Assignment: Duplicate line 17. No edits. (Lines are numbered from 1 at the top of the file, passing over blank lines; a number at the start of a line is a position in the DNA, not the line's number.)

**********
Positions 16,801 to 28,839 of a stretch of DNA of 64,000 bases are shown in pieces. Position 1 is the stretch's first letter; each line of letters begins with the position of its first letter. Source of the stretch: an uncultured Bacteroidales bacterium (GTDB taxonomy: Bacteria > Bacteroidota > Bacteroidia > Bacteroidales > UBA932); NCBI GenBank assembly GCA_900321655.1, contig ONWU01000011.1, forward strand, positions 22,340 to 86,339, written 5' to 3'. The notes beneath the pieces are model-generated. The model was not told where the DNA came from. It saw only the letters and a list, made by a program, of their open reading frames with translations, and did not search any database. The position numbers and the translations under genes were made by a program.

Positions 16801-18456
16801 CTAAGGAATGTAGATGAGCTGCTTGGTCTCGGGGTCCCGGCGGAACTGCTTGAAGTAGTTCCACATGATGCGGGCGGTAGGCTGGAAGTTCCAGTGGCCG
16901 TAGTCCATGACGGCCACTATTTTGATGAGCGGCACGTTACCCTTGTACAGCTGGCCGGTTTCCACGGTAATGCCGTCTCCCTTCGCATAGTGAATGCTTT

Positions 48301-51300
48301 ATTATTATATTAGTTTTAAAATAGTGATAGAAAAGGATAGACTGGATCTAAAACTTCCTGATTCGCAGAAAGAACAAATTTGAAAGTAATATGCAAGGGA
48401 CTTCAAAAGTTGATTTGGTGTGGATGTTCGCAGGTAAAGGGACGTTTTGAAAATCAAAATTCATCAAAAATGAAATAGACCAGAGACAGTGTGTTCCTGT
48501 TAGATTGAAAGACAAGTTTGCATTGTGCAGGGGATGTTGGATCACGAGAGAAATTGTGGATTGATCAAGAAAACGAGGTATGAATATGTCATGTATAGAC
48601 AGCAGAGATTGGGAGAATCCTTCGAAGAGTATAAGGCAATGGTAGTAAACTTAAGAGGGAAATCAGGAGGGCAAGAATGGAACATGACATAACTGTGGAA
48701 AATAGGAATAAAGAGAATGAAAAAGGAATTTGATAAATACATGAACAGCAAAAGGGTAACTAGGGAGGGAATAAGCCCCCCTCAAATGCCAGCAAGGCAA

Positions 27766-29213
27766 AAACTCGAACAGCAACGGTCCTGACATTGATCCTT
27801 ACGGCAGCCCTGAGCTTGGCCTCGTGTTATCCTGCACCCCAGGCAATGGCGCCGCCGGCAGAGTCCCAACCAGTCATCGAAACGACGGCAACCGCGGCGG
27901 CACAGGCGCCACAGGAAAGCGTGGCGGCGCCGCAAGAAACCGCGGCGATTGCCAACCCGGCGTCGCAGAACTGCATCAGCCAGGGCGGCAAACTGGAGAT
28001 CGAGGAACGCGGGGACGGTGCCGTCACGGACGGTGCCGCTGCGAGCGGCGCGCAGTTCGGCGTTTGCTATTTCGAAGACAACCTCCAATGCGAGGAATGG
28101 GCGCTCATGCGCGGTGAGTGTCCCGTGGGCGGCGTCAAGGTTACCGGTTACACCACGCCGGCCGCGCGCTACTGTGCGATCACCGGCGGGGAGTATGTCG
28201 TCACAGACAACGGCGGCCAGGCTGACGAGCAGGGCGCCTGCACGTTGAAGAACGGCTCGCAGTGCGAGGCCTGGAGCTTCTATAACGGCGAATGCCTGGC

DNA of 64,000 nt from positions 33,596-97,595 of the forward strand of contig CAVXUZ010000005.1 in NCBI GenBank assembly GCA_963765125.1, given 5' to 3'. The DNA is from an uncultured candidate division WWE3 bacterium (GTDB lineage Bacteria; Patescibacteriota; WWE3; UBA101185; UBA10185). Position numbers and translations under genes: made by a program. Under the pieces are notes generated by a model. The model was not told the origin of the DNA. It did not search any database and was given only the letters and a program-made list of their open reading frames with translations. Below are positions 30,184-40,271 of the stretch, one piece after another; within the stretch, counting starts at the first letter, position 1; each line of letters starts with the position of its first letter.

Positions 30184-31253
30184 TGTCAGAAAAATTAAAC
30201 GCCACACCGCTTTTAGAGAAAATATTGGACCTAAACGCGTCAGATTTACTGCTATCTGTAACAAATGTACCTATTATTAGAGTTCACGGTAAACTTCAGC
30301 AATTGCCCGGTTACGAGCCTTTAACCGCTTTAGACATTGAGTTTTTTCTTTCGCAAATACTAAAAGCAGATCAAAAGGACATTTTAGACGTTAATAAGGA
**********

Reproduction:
28201 TCACAGACAACGGCGGCCAGGCTGACGAGCAGGGCGCCTGCACGTTGAAGAACGGCTCGCAGTGCGAGGCCTGGAGCTTCTATAACGGCGAATGCCTGGC